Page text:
(Bloomberg) -- A surge in three-month dollar Libor has roots partly in credit markets, according to the strategist who brought attention to banks lowballing their London interbank offered rate submissions during the financial crisis.
A dearth of interbank transactions has caused financial firms to increasingly use commercial paper to guide the levels they provide to the ICE Benchmark Administration, which compiles them to produce the daily Libor benchmark. Changes to U.S. tax policy have shifted the demand dynamic for short-term corporate borrowing instruments, causing three-month rates to surge, according to Scott Peng, chief executive officer of Advocate Capital Management.
The new warning comes as the three-month London interbank offered rate has risen more than half a percentage point this year and expanded its gap above overnight index swaps. While the cross-currency basis -- a key bellwether for credit concerns in 2008 -- has been stable, Peng says that’s because the sources of risk are different this time.
“Although largely ignored by analysts as a driver of the recent Libor widening, credit in our view has definitely played a role,” Peng wrote in a note Monday. “The source of the credit widening in 2018 is likely to be foreign financial companies with U.S. operations who utilize the U.S. dollar commercial paper market and are being squeezed by the impact of U.S. tax reform.”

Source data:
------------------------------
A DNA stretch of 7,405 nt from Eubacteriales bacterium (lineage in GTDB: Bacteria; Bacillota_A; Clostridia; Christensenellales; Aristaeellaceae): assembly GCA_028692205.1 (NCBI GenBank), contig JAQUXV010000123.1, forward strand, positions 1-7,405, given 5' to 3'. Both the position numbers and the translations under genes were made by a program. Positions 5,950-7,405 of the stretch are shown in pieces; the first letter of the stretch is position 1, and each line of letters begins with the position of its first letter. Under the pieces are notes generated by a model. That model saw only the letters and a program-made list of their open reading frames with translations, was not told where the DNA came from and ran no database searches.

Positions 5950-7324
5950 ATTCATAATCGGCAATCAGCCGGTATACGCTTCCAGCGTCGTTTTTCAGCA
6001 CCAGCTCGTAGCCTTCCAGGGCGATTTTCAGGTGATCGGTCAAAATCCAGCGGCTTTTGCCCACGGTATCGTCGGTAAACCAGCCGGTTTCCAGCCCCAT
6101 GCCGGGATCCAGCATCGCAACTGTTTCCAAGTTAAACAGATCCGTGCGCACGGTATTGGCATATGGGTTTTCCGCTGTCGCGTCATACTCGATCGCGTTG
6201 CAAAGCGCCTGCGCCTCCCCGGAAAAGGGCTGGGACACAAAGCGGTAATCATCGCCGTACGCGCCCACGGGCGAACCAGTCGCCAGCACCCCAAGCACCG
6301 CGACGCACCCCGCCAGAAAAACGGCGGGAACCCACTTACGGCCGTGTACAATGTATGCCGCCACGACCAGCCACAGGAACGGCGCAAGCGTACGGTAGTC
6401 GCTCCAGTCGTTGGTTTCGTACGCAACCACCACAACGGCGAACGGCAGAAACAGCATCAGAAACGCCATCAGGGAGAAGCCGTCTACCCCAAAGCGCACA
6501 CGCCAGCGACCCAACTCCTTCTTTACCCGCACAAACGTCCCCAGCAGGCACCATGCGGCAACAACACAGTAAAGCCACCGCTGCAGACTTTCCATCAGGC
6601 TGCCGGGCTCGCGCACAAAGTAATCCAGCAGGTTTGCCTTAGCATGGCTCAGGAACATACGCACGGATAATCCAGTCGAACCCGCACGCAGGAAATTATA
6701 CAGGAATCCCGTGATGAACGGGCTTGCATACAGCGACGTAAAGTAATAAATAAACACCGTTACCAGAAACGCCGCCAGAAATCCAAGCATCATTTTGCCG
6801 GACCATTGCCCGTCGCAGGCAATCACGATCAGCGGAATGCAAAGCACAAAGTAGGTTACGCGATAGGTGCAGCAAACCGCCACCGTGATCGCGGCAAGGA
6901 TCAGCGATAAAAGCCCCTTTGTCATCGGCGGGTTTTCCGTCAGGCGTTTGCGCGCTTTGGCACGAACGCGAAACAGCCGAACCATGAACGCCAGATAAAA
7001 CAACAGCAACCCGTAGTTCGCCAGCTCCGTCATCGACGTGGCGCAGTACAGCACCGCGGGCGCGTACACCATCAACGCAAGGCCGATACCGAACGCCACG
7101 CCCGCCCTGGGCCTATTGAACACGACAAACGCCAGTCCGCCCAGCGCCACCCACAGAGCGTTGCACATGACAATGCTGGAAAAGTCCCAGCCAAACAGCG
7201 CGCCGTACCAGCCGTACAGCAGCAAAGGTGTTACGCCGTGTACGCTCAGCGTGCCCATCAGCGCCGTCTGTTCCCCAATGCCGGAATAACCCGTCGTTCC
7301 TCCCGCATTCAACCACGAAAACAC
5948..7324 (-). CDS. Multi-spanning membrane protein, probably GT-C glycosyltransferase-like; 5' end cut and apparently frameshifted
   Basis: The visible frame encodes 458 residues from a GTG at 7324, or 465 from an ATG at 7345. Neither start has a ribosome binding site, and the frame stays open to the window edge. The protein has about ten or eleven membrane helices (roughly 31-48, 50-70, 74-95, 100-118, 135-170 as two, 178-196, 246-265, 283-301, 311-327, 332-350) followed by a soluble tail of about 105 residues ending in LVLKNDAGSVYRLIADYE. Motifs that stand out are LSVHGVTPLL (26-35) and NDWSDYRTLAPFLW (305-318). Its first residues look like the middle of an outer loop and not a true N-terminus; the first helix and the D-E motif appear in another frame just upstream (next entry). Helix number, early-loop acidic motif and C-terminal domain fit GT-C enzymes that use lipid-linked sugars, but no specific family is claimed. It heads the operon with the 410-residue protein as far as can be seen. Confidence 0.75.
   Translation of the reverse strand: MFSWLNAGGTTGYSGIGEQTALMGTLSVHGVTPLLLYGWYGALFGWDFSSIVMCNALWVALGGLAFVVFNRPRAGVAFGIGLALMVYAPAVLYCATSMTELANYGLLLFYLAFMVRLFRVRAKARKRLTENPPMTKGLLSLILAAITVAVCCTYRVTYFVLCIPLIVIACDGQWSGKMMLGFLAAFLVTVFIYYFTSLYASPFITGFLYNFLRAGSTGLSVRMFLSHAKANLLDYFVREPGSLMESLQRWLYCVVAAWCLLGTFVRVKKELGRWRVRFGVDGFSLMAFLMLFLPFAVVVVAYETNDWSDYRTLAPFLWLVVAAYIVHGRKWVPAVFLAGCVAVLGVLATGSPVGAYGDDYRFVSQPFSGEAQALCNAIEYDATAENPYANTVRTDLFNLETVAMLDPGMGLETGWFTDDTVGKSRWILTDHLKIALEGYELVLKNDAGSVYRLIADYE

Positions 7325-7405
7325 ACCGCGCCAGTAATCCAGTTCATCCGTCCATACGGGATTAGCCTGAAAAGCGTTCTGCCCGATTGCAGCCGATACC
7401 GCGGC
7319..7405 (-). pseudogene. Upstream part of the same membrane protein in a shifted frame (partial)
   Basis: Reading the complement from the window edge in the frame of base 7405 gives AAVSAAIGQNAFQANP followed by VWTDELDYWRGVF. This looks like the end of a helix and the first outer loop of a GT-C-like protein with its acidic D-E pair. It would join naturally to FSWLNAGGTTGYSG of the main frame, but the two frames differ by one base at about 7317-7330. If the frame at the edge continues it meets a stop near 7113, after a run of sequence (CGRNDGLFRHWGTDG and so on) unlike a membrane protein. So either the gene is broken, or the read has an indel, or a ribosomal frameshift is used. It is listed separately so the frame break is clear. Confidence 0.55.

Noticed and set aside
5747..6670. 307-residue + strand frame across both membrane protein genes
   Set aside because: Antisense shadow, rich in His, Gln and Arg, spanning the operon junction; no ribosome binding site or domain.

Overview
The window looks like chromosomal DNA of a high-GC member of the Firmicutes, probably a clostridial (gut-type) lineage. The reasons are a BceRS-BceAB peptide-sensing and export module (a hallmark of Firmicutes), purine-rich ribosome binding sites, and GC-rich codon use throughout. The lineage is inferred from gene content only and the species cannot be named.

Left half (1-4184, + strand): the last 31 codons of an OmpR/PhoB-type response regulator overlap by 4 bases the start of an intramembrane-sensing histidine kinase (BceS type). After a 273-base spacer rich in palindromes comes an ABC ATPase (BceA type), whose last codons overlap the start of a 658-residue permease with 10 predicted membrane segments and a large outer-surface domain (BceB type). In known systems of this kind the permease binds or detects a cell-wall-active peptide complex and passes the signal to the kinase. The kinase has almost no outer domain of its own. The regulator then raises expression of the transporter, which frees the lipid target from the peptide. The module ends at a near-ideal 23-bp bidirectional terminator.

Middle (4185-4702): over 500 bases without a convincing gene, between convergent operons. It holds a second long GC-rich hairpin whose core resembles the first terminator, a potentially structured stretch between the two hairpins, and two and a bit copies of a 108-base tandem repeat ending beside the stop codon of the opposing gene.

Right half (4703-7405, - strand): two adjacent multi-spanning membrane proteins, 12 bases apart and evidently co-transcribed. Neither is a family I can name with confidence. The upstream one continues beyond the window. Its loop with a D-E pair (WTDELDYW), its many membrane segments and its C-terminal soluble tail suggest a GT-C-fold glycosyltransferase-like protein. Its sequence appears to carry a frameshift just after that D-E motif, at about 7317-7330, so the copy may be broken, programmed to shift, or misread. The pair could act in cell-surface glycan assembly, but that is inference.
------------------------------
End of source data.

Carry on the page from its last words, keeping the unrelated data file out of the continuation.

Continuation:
The December tax changes, which removed U.S. multinational firms’ incentive to avoid repatriating foreign earnings, are fueling demand for very short-term commercial paper at the expense of the three-month sector, Peng said. One possible reason: to have cash on hand for increased spending on labor or capital. Three-month financial commercial paper rates have risen by about 45 basis point this year, while the one-month maturity increased a fraction of that.
The spread between three-month Libor and OIS, a gauge of dollar-funding costs, has more than doubled since the end of January to 55 basis points, the widest since 2009.
Only 18 percent of Libor’s rise since the end of 2017 is due to credit costs increasing, according to Peng’s analysis. The brunt, 54 percent, is due to market anticipation of higher rates, and 28 percent reflects increased Treasury bill issuance since the U.S. debt ceiling was suspended in February. That may change.
“This story is clearly evolving in 2018, so definitely stay tuned,” wrote Peng.
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